What I bought - 10 October 2012

And all the time, like pipes dripping, weakening and preparing to burst in the attic, around the house hearts were slowly breaking while nothing was being said. (Hanif Kureishi, from The Buddha of Suburbia)

Halloween Eve by Brandon Montclare (writer) and Amy Reeder (artist/colorist/letterer). $3.99, 32 pgs, FC, Image.

This year Halloween falls on a Wednesday. Wednesday is New Comics Day. This comic is a one-shot about a young lady working in a costume store the night before Halloween. This comic was shipped to comic book stores for sale on 10 October. Does anyone else see the silliness of this scheduling?

Anyway, I guess Montclare and Reeder funded some (all?) of this through Kickstarter, so good for them! It's the story of a worker bee named Eve, who works at the aforementioned costume shop, and it's the night before Halloween. Eve is, to put it mildly, a bitch. She's a Halloween Scrooge (as a Halloween Scrooge myself, I can relate), so she's bitchy about having to wear a costume on Halloween, about having to work late the day before Halloween (as people are waiting until the last minute to buy their costumes), and, it seems, about life in general. She's rude to Raymond, her co-worker, just because he's ... well, it's unclear why she's rude to him. Her boss is a little bit of a tool, but mainly because he knows the store will be really busy and he's, you know, trying to run a business. He dresses Eve down after the store closes and "volunteers" her to clean up the story after hours, and so she's at the store alone late at night. Then the book gets weird. Eve starts hearing voices and seeing things, and eventually she stumbles into a magical world where it's Halloween all the time. It's kind of a Oz adventure crossed with A Christmas Carol kind of story, and you can probably figure out how it ends.

Montclare's story isn't very good, unfortunately. He makes Eve so bitchy that her transformation feels forced and quick (a consequence of the comic's length, naturally), and I didn't really care anyway. The life lessons she learns in Halloween Land are so trite and are delivered so bluntly that comes off as pabulum because Montclare doesn't sell it - again, perhaps because of the length. I don't love Montclare's actual writing (as opposed to his plotting), but it's not terrible, and I wonder if this would have been better as a graphic novel or a mini-series, so we can get to know Eve and her co-workers a bit more and spend more time in Halloween Land so the life lessons aren't so blatant. I guess, given that the creators had to go to Kickstarter for funds, they really couldn't expand it too much, but the story is just not that good.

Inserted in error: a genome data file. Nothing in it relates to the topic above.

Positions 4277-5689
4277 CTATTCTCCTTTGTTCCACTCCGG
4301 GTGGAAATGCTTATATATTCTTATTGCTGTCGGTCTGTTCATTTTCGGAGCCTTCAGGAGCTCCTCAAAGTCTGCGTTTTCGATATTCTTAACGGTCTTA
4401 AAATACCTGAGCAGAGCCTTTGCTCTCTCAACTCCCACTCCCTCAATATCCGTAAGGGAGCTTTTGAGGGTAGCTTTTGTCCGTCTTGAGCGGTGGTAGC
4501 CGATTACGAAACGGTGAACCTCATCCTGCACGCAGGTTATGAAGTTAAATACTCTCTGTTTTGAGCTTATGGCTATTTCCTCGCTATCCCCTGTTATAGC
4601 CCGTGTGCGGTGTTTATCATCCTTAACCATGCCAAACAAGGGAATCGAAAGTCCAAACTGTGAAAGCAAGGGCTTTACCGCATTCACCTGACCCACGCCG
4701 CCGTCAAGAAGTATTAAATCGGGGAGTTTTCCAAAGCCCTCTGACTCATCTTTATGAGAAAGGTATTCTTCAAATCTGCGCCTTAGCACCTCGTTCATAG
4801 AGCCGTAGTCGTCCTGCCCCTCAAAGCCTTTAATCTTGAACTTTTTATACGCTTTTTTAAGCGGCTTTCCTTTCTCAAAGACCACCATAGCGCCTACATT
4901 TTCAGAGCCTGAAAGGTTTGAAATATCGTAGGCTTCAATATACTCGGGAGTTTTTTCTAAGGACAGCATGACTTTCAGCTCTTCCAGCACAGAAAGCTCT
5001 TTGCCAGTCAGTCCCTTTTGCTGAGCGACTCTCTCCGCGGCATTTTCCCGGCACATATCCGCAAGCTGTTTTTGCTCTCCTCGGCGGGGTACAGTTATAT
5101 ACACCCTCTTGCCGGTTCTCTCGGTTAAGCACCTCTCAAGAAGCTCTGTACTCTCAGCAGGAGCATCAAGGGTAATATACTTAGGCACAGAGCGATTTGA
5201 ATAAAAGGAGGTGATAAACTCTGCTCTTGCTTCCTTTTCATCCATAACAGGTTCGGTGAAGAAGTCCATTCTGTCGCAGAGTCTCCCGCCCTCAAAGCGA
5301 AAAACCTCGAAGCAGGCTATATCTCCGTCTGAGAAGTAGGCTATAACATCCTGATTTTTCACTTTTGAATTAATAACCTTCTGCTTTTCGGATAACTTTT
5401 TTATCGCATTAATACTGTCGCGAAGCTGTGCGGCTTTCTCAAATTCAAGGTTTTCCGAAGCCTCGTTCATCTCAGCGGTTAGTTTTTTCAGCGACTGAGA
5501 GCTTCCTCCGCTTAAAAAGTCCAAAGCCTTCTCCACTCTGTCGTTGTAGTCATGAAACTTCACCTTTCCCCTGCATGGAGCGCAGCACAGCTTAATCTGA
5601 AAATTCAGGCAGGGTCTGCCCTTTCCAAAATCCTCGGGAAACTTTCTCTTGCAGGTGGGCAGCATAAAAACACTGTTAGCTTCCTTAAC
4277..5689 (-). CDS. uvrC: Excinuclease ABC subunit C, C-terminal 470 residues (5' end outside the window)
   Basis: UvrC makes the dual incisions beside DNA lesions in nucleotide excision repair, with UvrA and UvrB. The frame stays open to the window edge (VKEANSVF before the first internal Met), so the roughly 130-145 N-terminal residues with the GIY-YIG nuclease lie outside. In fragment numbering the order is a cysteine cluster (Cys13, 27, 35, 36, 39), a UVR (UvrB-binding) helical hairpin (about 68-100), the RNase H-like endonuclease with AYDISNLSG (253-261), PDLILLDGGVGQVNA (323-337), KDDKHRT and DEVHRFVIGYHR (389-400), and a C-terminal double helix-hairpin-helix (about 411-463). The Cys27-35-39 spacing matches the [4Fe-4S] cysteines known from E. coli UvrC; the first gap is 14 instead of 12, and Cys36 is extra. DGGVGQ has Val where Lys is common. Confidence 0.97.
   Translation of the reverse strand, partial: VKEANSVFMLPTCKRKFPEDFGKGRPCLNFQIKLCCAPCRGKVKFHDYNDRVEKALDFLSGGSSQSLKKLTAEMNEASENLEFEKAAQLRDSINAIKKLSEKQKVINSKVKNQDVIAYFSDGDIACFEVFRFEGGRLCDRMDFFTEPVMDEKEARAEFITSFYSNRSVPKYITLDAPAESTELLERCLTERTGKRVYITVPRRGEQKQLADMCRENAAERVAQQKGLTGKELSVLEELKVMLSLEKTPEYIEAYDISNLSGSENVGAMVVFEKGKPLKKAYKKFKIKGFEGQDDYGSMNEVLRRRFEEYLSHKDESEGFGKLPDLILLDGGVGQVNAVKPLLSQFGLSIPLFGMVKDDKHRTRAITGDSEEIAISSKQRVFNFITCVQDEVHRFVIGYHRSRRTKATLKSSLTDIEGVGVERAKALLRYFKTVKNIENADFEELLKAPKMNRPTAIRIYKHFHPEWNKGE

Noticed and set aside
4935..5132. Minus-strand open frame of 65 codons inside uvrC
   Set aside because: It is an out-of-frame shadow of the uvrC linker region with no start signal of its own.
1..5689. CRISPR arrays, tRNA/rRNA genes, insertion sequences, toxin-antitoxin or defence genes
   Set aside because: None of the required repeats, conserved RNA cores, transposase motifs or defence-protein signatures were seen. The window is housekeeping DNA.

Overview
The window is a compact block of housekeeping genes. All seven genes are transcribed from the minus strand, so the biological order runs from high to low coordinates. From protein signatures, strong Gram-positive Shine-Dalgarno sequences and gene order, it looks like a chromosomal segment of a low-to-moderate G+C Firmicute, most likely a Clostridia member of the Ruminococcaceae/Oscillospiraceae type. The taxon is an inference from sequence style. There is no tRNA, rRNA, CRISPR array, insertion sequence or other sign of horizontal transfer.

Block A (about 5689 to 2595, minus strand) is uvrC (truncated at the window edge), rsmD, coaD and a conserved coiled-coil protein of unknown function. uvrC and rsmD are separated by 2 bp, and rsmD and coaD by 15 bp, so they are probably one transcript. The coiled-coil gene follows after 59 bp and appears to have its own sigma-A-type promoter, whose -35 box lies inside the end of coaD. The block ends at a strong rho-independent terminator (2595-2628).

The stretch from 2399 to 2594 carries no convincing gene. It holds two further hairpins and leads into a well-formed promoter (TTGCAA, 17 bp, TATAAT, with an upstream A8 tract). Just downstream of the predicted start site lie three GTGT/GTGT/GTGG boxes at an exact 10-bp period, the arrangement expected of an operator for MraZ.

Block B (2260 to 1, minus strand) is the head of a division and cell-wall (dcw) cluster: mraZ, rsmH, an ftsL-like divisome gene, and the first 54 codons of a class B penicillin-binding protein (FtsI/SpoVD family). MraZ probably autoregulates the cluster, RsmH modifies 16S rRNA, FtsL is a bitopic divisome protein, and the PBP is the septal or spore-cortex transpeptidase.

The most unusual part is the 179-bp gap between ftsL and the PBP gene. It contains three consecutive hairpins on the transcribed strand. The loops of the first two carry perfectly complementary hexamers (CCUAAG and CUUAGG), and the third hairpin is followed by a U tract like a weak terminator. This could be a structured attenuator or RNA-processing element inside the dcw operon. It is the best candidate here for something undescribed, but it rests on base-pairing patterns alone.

If you're going to buy the book for any reason, it would be Reeder's tremendous art. I wrote that when she was working on Batwoman, she was not helped by the weak inks, and in this book, that's not really a problem. Her line is still thin and even delicate, but her inks and colors add nice heft to the pencil work, and the book is absolutely gorgeous. She does marvelous work with Eve's facial expressions throughout, and the weirdness of Halloween Land is amazing. Reeder uses "special effects" well but not obnoxiously - the glowing lanterns at the fair and the fuzziness of Eve's perspective when she wakes up are two examples, as they fit into the story but don't call too much attention to themselves. She does some nice work with layouts, keeping us moving around the page but never confusing the flow. I haven't seen everything that Reeder has drawn, but this is the best work from her I've seen.

It's great that Reeder and Montclare were able to fund this sucker (the project is still up if you want to see some of the artwork), but I do wish it was better. Oh well.

Rating: ★ ★ ★ ★ ★ ½ ☆ ☆ ☆ ☆

One totally Airwolf panel:

The Massive #5 ("Black Pacific Part Two of Three: Antarctica") by Brian Wood (writer), Garry Brown (artist), Dave Stewart (colorist), and Jared K. Fletcher (letterer). $3.50, 26 pgs, FC, Dark Horse.